by Rory Buszka on November 27, 2007 in Cooling
If you’re Apack, how do you surprise the rest of the cooling industry? Release a tower-style CPU cooler that doesn’t look like a butterfly. The new ZEROTherm Nirvana NV120 is that cooler, and luckily, it impressed. Could the Nirvana NV120 be our newest air-cooling champion?
All heatsink testing at Techgage is performed with three considerations in mind: repeatability, accuracy, and comparison. In order to achieve these three aims, it’s important to use a standardized testing platform for all measurements which are to be compared. In this case, the test platform is based around an AMD Athlon X2 “EE” model, which operates inside a 65-watt thermal envelope, similar to most Intel Core 2 Duo CPUs.
What’s most important, however, is that the test platform be consistent in its operation, so that the thermal margins provided by each CPU cooler can be directly compared – since it’s the proportional change that we really care about.
- CPU: AMD Athlon 64 X2 4200+ EE (65W)
- Motherboard: ASUS M2NPV-VM (nForce 430, GeForce 6150)
- RAM: 1GB (2x512MB) A-Data Vitesta DDR2-1000 @ DDR2-800
- Hard Drives: Western Digital 160GB, 7200RPM, 8MB Cache, SATA2
- PSU: OCZ StealthXStream 600W
- Other Hardware: Cooler Master iTower 930, modified
The test system is designed to simulate the airflow of a typical enthusiast PC, minus any extraneous heat loads provided by a separate GPU, massive hard drive arrays, et cetera. However, it seems that as CPU coolers continue to push the cooling envelope, and compact all-in-one watercooling solutions gain popularity, necessitating a greater heat load, the current test system may be pushed into obsolescence in the near future.
Before installing the cooler, a ball bearing-sized drop of Arctic Silver was spread into a thin layer using the sharp edge of a razor blade. During testing, Cool N’ Quiet was disabled, as well as the board’s “Q-Fan” smart fan control. The system was first allowed to reach a stable idle temperature for about 30 minutes before testing was performed. Then 3DMark 2006 was run with its default settings to load both cores, and the peak observed temperatures were recorded. Finally, the system was allowed to return again to a stable idle temperature, and the peak observed idle temperature was recorded.
Two things are apparent – first of all, with the Nirvana cooler, the CPU idles only a fraction of a degree from room temperature (18.5°C)! In addition, the Nirvana has a 27% advantage over the stock AMD cooler, and a 20% advantage over the recently-reviewed OCZ Vanquisher. I’d have no trouble believing the quoted 150+ watt dissipation capacity of the ZEROtherm Nirvana, and no qualms about using it on the fastest, hottest quad-core you can throw at it. This is excellent performance, any way you slice it.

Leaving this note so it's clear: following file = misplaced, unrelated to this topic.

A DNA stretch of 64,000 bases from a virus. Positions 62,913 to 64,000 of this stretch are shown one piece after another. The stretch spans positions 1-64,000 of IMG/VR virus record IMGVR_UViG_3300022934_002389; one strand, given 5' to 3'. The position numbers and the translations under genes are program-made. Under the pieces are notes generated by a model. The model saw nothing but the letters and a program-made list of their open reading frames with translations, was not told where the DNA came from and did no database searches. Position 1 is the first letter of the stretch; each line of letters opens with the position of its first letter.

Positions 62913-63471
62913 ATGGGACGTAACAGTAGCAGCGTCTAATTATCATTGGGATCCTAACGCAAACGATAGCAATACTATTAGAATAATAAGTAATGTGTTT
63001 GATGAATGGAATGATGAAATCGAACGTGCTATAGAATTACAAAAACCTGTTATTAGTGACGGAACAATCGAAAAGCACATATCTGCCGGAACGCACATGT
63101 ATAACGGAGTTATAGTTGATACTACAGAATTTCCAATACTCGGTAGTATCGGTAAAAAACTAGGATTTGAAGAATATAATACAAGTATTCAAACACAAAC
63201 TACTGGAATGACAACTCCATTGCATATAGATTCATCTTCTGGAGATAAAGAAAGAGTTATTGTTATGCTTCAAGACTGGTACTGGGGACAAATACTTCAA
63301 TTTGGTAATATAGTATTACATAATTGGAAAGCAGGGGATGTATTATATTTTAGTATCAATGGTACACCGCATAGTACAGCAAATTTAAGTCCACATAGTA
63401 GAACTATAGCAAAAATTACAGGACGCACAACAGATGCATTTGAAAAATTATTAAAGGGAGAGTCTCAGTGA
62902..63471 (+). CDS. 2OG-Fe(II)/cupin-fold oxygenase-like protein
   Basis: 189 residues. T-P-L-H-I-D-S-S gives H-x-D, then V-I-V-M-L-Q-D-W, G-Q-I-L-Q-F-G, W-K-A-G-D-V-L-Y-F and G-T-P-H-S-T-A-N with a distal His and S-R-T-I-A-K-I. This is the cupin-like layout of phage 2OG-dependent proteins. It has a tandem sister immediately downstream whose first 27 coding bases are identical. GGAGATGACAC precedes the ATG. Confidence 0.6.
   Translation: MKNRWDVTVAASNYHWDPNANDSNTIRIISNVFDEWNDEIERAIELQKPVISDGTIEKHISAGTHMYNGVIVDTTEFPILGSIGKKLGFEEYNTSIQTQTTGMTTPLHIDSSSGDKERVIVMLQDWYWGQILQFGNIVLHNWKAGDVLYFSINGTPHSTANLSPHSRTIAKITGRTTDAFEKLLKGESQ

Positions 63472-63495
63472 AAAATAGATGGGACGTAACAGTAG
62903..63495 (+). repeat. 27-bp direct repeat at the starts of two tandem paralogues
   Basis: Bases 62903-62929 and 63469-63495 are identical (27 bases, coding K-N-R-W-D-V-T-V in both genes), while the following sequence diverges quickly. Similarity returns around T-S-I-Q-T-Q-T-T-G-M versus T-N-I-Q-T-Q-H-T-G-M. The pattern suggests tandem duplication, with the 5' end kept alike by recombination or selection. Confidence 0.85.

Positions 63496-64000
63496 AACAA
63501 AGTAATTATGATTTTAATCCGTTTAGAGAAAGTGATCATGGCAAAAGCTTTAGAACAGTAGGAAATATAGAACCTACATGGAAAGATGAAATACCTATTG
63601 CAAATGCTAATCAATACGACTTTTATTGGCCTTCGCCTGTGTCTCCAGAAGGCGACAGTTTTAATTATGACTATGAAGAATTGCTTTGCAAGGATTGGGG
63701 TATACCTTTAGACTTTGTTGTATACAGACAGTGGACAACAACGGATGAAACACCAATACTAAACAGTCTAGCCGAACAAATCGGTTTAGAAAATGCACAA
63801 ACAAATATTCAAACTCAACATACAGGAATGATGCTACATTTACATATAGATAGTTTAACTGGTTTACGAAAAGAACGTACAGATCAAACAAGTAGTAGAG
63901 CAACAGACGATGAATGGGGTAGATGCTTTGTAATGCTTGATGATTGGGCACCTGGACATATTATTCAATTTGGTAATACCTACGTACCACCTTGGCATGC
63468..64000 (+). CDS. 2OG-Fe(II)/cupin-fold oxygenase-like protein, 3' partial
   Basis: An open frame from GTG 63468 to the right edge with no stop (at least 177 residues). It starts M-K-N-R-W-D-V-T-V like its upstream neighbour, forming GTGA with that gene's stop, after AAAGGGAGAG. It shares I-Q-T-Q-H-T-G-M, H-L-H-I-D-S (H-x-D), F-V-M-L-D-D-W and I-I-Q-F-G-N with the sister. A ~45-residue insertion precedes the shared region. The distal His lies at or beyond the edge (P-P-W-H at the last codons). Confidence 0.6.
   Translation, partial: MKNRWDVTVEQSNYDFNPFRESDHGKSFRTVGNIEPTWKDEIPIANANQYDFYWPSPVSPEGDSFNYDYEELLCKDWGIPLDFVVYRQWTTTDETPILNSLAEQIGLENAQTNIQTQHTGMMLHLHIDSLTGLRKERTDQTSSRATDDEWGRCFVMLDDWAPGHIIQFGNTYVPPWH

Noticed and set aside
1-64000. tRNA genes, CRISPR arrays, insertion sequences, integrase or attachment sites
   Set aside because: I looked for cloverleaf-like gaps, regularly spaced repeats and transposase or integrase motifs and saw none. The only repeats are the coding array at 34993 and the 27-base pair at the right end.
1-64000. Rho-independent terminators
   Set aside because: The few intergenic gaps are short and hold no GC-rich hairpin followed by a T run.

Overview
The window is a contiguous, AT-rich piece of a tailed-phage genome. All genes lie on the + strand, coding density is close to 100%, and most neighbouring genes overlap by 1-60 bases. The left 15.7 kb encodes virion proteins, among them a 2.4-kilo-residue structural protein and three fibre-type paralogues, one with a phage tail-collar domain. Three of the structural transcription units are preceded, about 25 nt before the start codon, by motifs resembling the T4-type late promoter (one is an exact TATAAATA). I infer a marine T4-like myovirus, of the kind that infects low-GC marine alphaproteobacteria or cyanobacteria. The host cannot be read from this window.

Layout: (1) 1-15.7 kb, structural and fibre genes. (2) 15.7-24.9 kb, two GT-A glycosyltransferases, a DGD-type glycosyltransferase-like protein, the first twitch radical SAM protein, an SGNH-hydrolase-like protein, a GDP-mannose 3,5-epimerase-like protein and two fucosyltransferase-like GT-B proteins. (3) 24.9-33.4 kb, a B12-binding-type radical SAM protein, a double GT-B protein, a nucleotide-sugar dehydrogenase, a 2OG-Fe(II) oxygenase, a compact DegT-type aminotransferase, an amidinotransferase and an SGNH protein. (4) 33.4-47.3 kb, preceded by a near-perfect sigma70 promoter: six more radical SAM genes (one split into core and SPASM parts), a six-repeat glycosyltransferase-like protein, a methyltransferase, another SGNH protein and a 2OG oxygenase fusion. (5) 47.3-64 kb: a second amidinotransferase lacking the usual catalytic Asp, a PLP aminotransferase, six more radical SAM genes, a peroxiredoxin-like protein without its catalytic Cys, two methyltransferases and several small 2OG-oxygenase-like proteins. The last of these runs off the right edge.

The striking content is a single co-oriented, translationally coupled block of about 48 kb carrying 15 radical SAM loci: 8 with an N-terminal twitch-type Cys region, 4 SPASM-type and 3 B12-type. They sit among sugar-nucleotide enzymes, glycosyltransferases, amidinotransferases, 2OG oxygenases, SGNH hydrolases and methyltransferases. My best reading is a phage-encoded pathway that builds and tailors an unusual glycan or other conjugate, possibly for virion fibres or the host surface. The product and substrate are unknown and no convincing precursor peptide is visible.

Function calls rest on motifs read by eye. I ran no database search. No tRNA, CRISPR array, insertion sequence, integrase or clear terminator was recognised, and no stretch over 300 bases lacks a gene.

The ZEROtherm Nirvana doesn’t make huge claims of silence – with the motherboard’s onboard smart fan control enabled, at idle the big 120mm fan didn’t even spin up, but with the control disabled, the noise produced by the cooler was very noticeable. Throttling the fan down to its minimum operable speed, it was indeed silent. Without a doubt, the Nirvana cooler offers enough thermal horsepower on tap that you’ll be fine to leave your CPU in its capable hands with thermal ‘smart fan’ control enabled.
And now for the wrap-up.
The Apack ZEROtherm Nirvana NV120 is the total package. It’s got the trippy name, the seductive finish, the big fan complete with blue LEDs… but the real question is, does it cool? Heck yes it does! It kept the 65W CPU close to room temperature at idle, and only a shade above that under strenuous load. I suspect the head-to-toe black chrome plating did the trick, providing a super-smooth contact surface on the base. The clip was easy to install, and the accessory pack was comprehensive.
Now for the nitpicks, what few there were. First of all, this cooler is BIG. On the test platform, the fan blades came within millimeters of adjacent RAM slots – meaning that if you’re on a particularly cramped motherboard and using all the available RAM slots, you may be out of luck if your RAM has tall heatspreaders. And, of course, there’s that goofy-looking adjustable fan controller that’s of dubious value. If you don’t like blue LED lighting (for whatever reason), this cooler might also not be for you.
In the end, I’m willing to let the good points outweigh the bad and award the ZEROtherm Nirvana a Techgage score of 9/10. If you were considering the bulky, expensive Zalman CNPS9700LED, the ZEROtherm Nirvana provides an attractive alternative at last.
- Jaw-dropping frigid temperatures
- Attractive design and finish
- Easy to install
- Not shaped like a butterfly
- Noisy at full tilt
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